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Drawing the line (continued)

Following up on two posts ago, my own view is that the most important line to be drawn in discussing monetary aggregates is between the monetary base and everything else. The monetary base (M0) is the medium accepted for final payment within the domestic monetary system. In the United States and most other countries today, it comprises notes issued by the central bank, coins issued by the central bank, and demand deposits of commercial banks at the central bank. When held by commercial banks rather than the public, the notes and coins just mentioned count as part of their reserves, along with their demand deposits at the central bank.

In earlier posts I have stressed the importance of keeping in mind the difference between money in the sense of the monetary base on the one hand and broader measures of the money supply, which are various forms of credit, on the other hand. The public colloquially calls all of them money, and bank deposits, for instance, do serve as generalized media of exchange. The medium of exchange function is not all there is to money, though. Money as opposed to credit constitutes final payment for a good. When a Wells Fargo Bank customer writes a check to a Citibank customer, the transfer of deposit credit constitutes payment as far as they are concerned, but it is not final payment as far as their banks are concerned. Wells Fargo has to transfer reserves (monetary base) to Citibank to the extent that it lacks offsetting claims on Citibank.

There can be complications to the story. Under a gold standard operated by a central bank, for instance, the monetary base is final payment within the domestic monetary system but gold is final payment internationally. That is a wrinkle best left for another time.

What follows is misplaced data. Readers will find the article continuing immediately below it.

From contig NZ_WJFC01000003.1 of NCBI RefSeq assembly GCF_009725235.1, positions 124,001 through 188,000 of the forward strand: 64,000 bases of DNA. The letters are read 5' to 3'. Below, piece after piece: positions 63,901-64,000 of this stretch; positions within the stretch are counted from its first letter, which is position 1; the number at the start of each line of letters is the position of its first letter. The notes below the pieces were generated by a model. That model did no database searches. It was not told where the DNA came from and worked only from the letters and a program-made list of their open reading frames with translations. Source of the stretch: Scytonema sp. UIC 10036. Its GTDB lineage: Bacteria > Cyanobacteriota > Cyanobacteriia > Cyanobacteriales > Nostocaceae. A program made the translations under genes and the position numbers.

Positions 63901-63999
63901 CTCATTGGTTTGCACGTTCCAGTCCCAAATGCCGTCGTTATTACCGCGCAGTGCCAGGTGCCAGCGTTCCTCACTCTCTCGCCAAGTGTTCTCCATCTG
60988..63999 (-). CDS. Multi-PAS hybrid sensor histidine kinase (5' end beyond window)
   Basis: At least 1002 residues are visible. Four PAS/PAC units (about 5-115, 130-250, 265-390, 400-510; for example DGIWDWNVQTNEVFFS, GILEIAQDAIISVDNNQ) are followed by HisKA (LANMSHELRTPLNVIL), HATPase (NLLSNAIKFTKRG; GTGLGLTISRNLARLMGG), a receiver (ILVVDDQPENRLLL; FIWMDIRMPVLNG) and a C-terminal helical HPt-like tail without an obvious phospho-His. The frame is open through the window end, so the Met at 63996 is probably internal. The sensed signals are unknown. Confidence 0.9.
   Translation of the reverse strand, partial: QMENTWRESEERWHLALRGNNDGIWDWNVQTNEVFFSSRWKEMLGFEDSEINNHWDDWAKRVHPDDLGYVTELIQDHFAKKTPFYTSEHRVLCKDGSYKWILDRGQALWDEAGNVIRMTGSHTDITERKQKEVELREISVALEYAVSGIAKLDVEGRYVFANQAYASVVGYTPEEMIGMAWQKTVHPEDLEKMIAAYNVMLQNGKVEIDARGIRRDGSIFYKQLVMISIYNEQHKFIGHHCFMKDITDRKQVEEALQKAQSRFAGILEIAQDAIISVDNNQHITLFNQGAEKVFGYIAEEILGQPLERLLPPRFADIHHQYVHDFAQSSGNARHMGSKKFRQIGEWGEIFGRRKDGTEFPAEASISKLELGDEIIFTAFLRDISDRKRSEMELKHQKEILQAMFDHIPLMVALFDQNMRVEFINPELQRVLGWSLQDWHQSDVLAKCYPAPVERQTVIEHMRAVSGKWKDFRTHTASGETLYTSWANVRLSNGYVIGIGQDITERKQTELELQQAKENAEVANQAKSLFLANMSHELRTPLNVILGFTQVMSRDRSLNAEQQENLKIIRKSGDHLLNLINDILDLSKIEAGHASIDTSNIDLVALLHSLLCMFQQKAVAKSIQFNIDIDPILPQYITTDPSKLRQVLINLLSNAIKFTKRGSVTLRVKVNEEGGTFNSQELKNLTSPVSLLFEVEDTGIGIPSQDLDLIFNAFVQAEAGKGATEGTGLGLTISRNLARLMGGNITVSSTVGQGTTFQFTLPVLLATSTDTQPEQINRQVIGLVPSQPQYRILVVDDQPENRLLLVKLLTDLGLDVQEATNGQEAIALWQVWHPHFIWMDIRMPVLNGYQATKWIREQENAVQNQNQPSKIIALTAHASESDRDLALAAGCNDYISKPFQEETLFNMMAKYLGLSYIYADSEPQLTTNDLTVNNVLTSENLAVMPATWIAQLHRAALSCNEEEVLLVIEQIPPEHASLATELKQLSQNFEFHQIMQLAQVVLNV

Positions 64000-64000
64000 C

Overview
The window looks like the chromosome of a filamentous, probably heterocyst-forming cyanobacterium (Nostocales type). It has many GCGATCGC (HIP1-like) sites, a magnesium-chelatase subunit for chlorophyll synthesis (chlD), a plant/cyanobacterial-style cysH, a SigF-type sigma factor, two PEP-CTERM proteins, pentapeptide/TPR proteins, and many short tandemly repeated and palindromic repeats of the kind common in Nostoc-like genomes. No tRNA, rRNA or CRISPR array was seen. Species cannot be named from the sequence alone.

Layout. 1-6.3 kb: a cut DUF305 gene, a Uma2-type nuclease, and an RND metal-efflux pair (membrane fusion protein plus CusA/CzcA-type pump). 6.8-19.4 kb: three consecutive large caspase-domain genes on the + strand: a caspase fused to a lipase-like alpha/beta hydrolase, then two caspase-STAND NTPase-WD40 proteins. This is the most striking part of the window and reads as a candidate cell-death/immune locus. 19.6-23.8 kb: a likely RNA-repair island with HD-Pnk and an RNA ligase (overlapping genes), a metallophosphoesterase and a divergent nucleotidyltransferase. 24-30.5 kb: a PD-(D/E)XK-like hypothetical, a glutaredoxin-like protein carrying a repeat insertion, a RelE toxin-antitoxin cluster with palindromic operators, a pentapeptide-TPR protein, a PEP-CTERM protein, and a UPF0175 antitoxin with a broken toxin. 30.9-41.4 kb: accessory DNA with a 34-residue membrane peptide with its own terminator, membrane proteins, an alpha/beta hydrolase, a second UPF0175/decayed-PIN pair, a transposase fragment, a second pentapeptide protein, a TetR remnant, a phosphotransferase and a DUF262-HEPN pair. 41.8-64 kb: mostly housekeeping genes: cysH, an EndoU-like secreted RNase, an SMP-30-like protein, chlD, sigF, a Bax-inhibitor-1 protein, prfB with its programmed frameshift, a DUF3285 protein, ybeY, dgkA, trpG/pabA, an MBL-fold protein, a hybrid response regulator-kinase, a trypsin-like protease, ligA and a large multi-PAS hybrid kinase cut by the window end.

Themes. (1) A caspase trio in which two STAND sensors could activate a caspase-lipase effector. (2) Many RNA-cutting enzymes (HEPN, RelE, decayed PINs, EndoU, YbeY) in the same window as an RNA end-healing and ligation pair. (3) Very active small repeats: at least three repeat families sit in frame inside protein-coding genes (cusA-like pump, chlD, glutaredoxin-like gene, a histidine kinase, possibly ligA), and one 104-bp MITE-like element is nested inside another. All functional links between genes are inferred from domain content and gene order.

Besides the distinction between final payment and less-than-final payment, another reason for distinguishing between the monetary base and the types of credit that constitute broader measures of the money supply is that historically, it has been the case often (much more often than not during the last century) that the monetary base is supplied monopolistically while the types of credit that constitute broader measures of the money supply are supplied basically competitively, though often subject to many distorting regulations such as minimum reserve requirements and government-imposed credit allocations. The credit aggregates are somewhat substitutable for one another in a way that they are not substitutable for the monetary base. One credit technology may entirely replace another, as checks and wire transfers have done to bills of exchange. A credit technology may reduce the demand for the monetary base, as interbank clearing has done, but it is does not eliminate demand for the monetary base unless trust is so perfect that banks are willing to hold one another’s IOUs perpetually instead of demand final settlement of debts outstanding.

My reading of the monetarists is that for them, the line between M0 and M1 or M2 is in practice less important than the line between M2 and M3—not neglected, just less important. They consider the statistical correlations between monetary aggregates and economic activity to be highly important, while for me they are less important than the underlying market process—or, in the case of a monopolistically supplied monetary base, the nonmarket process.

I also consider that the Divisia aggregates give a better sense of the substitutability among credit aggregates than making a strong distinction between some aggregates and others, as the monetarists have done, as Murray Rothbard did in America’s Great Depression, and as subsequent Austrian efforts inspired by his effort have done.

MISCELLANEOUS: Because of the interest my Bitcoin post aroused, I will collect my thoughts on the subject and write something substantial about it. I have also promised Mike Sproul a post or posts on the "backing" theory of money with right of rebuttal for him and will eventually get around to it. Finally, on the subject I discussed here, J.P. Koning's Moneyness blog has had a number of relevant posts and is worth reading for whatever else he writes as well.

ADDENDUM: In some countries, including the United States, coins today are issued by the treasury as notes were in the past. These details do not change the overall story. Also, the theory of free banking contends that for the monetary system to most nearly achieve equilibrium, the monetary base as well as the provision of credit based upon it should be competitive. I thought that on this particular blog, the point would be obvious, but apparently not so.